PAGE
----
“Inflation is the senility of democracies”
-- Sylvia Townsend Warner
If you ask the average person to define inflation, you get this response: “Rising prices.” Similarly, the same person would likely define deflation as falling prices. But both answers are incorrect -- in fact, they’re gross misrepresentations of the words, and this simple, but popular misconception is the root of every single economic problem we face today.
Rising prices do not cause inflation, nor are they inflation. On the contrary, rising prices are the result of inflation. Specifically – speaking in terms of the entire economy (as differentiated from individual goods and services) -- rising prices always result from an increase in (or inflation of) the money supply – through printing currency, and/or the manipulation of interest rates by any entity controlling the money supply (like the Fed, The ECB, or whatever).
Simply put, inflation is always monetary. Likewise, pulling currency out of circulation constitutes the deflation of the money supply. Falling prices are not, in and of themselves, deflationary. Indeed, if prices are falling, but the government is printing more money, then the economic environment is properly described as inflationary.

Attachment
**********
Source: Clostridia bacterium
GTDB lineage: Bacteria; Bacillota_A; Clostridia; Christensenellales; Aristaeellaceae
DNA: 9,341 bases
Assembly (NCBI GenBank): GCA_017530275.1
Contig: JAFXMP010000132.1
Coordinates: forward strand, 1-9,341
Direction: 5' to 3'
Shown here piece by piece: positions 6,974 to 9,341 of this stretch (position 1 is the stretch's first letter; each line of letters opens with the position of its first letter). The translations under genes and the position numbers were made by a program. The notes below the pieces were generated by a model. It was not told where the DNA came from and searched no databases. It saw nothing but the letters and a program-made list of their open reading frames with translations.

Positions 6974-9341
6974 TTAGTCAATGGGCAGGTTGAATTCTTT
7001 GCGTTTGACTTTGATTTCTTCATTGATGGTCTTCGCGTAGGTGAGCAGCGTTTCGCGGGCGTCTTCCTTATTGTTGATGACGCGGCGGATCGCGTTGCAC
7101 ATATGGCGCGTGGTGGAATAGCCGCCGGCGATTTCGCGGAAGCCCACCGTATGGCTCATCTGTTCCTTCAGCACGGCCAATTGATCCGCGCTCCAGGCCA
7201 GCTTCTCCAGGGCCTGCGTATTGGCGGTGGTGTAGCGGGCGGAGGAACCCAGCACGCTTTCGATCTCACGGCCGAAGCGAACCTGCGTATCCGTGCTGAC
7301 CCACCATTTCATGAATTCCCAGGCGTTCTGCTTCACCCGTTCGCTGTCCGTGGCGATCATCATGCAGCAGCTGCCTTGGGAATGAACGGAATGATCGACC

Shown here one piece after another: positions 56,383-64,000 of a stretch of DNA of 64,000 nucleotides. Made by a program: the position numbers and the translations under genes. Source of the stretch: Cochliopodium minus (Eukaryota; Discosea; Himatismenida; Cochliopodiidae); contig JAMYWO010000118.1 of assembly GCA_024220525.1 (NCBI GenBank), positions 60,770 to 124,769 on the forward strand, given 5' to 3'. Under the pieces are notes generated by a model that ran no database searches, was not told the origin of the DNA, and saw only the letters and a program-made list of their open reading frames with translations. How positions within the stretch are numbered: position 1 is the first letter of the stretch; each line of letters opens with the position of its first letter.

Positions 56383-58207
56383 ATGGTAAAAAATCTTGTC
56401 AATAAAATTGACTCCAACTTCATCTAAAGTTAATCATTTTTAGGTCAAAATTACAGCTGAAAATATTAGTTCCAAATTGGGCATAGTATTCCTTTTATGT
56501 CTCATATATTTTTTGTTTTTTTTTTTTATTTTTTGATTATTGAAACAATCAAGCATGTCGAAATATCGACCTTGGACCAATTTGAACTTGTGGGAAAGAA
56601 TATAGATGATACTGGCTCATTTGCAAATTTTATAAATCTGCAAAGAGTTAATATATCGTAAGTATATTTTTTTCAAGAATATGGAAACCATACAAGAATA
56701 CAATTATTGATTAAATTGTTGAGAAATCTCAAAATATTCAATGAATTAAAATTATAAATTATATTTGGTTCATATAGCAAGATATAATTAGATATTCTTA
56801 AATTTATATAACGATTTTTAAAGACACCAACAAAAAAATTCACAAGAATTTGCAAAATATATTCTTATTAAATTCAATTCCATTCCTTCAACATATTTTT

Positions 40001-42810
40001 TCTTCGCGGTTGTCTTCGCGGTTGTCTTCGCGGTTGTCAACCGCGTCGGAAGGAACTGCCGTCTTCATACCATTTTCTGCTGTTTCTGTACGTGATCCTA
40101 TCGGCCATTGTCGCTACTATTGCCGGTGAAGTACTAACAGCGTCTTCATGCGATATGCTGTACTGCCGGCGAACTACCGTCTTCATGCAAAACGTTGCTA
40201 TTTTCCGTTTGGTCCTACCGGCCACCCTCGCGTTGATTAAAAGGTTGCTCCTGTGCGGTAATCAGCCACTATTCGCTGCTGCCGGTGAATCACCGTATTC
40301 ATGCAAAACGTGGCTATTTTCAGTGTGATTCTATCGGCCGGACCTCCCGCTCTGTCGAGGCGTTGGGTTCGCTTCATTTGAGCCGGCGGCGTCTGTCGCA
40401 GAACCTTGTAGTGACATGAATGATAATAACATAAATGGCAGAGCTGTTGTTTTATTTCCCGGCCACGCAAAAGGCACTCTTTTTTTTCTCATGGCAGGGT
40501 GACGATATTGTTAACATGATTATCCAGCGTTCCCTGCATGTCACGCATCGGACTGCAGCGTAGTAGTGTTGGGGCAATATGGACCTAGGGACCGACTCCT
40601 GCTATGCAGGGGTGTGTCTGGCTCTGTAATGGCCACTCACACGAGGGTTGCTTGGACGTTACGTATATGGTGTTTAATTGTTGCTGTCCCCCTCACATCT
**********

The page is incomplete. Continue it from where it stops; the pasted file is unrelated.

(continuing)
And so here we are.
You may be unaware of the fact that the authorities controlling the status quo – namely Ben Bernanke, Barack Obama, and all their little elves – actually want you to use the words inflation and deflation incorrectly. You might also make the claim that I’m merely splitting semantic hairs – that these definitions are insignificant in the grand scheme of things. But that’s not really a good argument, because if the majority of people believe we are in a deflationary period, despite the fact that the Fed is printing money at the fastest rate ever, well, then we’re not preparing for the inevitable. We are certainly not in a deflationary period – nor have we been for many, many decades. And the “inevitable” to which I am referring is an incalculably rapid rise in prices across the globe.
If you think about it, it makes sense: more dollars in the economy mean less valuable dollars. Money is just like everything else -- it has value, and the laws of supply and demand are every bit as applicable to currencies as they are to everything else: the larger the supply of money, the lower its value.
In the midst of all this misapplied talk about deflation, one of the main arguments I keep hearing is that the main reason prices are dropping -- on everything from real estate to electronics – is that consumers are waiting for bargains; as such, they won’t spend now.